October 27, 2008

Students challenge traditional immigration politics to expand understanding of global migration

Discussion of immigration has long been highly politicized and in America, often devolves into debate about Mexican immigration to the United States.
  • Maile Speakman ’10
  • Myriah Heddens ‘09
  • Andrew Riley ’10

Discussion of immigration has long been highly politicized and in America, often devolves into debate about Mexican immigration to the United States. A group of Lewis & Clark students are asking people to reconsider their understanding of immigration and its effects on the country. The Ray Warren Multicultural Symposium, Landscapes of Migration, will focus on why people migrate, how it affects culture and identity, and the socio-political issues tied to migration.

This symposium is one of four organized by undergraduate students at Lewis & Clark annually addressing a cross-section of social and political issues. The 2008 Multicultural Symposium is chaired by students Myriah Heddens ‘09, Andrew Riley ’10, and Maile Speakman ’10 and directed by Kimberly Brodkin, visiting professor of humanities.  Here, the student organizers address their personal and academic interests in the politics of migration.

What is the distinction between migration and immigration?

Maile:  The difference between migration and immigration in my mind is the connotation of the word “immigration” in our society. When politicians or the media discuss immigration they usually are referring to Mexican migration to the United States. I believe that the word has become highly politicized and does not reflect the multiple immigration experiences that people from all over the world have who have come to live in the United States. Migration, on the other hand, is a more general term that has not been used in political rhetoric and can be used to represent a variety of experiences without a particular connotation.

Myriah: Although I am not sure there is much of a technical difference between migration and immigration, immigration is a heavily loaded term.  I think that popular American culture and media have stigmatized the term immigration and immigrant, associating immigration and immigrants with challenging—generally in a negative way—what I see as an ethno-centric and patriarchal construction of the United States and what it means to be an American.  I see the next major civil rights struggle in this country occurring between Americans who possess deep nativist sentiment and immigrants.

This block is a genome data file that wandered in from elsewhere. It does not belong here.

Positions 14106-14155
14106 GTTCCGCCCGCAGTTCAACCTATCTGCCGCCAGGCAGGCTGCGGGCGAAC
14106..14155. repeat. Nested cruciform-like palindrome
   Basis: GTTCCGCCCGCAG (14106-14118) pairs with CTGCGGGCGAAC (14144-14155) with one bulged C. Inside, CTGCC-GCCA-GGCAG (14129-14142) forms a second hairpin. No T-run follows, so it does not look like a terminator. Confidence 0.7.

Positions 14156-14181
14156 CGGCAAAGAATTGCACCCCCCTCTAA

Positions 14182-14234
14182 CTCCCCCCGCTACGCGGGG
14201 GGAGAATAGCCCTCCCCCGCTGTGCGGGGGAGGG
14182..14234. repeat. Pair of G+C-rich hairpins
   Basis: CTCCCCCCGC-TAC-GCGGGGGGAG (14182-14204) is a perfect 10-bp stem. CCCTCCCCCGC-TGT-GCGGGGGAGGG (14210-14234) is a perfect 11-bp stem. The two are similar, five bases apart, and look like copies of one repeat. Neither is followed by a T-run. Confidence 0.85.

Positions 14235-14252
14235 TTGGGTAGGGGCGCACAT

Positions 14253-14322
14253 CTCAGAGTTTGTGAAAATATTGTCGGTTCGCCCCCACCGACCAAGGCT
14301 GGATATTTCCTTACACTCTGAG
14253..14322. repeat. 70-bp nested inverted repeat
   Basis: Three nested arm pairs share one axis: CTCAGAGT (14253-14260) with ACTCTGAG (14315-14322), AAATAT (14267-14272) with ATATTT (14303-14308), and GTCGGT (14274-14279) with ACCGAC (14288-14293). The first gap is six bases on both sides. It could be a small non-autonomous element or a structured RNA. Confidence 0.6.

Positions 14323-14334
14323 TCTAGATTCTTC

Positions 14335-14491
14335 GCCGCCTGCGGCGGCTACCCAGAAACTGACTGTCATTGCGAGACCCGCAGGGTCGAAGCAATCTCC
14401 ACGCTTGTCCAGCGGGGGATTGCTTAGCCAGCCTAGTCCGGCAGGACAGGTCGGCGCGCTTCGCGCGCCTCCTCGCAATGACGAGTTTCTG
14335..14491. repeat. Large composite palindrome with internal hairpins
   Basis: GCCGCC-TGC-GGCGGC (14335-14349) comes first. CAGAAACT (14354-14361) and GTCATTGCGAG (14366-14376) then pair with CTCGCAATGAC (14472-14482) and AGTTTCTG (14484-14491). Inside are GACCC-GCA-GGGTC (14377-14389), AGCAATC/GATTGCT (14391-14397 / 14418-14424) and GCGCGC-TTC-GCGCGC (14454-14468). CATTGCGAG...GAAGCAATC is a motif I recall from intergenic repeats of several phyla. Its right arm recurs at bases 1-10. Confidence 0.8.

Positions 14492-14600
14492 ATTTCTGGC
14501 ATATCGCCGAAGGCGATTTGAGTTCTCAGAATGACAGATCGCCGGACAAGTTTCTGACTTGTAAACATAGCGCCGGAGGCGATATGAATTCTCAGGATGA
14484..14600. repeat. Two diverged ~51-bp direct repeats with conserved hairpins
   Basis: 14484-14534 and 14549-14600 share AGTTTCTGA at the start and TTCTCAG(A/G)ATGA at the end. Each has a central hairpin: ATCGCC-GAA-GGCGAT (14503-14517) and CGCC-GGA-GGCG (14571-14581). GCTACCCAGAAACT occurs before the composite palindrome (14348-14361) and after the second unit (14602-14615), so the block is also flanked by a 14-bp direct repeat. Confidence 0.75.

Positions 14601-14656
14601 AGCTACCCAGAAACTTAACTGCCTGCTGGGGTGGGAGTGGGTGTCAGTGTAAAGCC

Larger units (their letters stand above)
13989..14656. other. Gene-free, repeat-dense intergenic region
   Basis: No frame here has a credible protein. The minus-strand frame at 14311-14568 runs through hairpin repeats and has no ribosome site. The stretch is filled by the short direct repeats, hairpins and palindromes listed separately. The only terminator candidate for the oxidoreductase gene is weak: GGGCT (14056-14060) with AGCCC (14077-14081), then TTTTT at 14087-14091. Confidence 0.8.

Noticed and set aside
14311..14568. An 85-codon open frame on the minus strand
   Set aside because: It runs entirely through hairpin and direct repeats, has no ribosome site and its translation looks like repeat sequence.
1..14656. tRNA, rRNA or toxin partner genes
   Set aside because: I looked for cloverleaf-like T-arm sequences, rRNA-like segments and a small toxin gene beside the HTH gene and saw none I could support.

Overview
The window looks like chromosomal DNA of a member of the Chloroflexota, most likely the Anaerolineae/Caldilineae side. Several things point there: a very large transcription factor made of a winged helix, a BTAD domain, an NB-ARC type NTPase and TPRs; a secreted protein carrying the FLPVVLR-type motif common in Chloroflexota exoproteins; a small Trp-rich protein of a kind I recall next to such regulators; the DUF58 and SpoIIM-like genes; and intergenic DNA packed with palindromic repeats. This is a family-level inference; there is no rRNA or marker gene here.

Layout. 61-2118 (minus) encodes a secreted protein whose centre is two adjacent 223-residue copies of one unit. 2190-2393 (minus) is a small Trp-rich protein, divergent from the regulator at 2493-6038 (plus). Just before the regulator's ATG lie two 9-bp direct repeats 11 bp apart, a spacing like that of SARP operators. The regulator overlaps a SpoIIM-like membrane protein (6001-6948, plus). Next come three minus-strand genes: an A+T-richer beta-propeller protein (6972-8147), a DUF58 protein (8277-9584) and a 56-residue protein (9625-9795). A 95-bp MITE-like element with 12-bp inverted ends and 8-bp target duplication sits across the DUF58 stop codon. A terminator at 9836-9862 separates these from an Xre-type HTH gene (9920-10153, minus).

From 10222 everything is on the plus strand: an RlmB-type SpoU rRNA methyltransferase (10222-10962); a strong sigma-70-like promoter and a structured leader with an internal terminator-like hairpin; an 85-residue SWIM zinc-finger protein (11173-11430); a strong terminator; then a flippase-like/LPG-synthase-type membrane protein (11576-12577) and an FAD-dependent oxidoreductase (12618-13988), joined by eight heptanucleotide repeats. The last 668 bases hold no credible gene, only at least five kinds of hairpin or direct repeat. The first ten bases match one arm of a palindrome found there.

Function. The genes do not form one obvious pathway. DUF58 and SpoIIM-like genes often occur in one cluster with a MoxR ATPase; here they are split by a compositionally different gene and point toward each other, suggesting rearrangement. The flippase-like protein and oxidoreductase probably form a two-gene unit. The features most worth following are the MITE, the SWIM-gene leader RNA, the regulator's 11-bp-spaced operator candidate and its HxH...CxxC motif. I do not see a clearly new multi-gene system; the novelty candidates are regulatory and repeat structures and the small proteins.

Migration will likely conjure up the politics of the U.S./Mexico border and immigration. Do you hope people will take something more or different away after attending the symposium?

Andrew: I really do. My research has focused primarily on Hmong migration to the United States as refugees from South East Asia. There is such a dearth of discussion of South Eeast Asian migration following the Vietnam War, post-1989 migration from former Soviet bloc countries; I am hoping that the symposium shows students the diversity in migrating populations.

Maile: Definitely. Currently my friend Brenda Salas Neves and I are working on a “Migration to Oregon” panel and the first speaker we approached for the panel was Kayse Jama who is a Somalian migrant and the executive director of the Center for Intercultural Organizing. I hope that when people hear stories from people like Kayse they will remember that migration to the United States comes from a multitude of places.

Myriah: We have dedicated a lot of energy to ensuring that this symposium is more than a dialogue about U.S-Mexico border relations.  While Mexican migration certainly receives the bulk of the media’s attention and political criticism, migration to and within the United States is much more complex and diverse.  We have gathered panelists and keynote speakers who will speak about migration more generally and theoretically, as well as integrate discussions on migration from West Africa, South East Asia, Central America, Europe and the Middle East.

What speaker or panel session are you particularly looking forward to?

Andrew: Kao Kalia Yang. She is a Hmong author who has written about her family’s experience living in the jungles of Laos and then fleeing Pathet Lao persecution, first by going to refugee camps in Thailand and later resettling in the United States. Her book, The Latehomecomer, is incredible.

Myriah: We will hold a panel on family and immigration and I am really looking forward to hearing Professor Juliet Stumpf from the law school speak about the convergence of criminal and immigration law, Immigration Control and Enforcement (ICE) raids, and the impacts on immigrant families here in Portland.  Oregon is a large immigrant-receiving state and we have worked hard on making at least two panels that will talk about migration more locally.

Have you taken a class (or done coursework) that you’ve found useful in planning the symposium?

Andrew: Absolutely. For my qualitative research methods course in the Sociology/Anthropolgy department, I began the study I am currently working on, looking at cultural identity in refugee migration, concentrating on the Hmong. I have sort of continued the theme in different ways throughout other Sociology/Anthropology courses.

Maile: Yes. I took a class taught by Elliott Young called U.S.-Mexico Borderlands and through that class had the chance to go on an alternative spring break trip to Oaxaca to study migration routes from Oaxaca to Oregon. I continued this work with Elliott this summer as his research assistant and I was able to assist in organizing a conference called the Tepoztlán Institute for the Transnational History of the Americas in Mexico. Seeing how a professional conference was organized around themes of transnationalism and migration really helped me get an idea of how to best organize our symposium this year.

Learn more about the 5th Annual Multicultural Symposium and keynote speakers.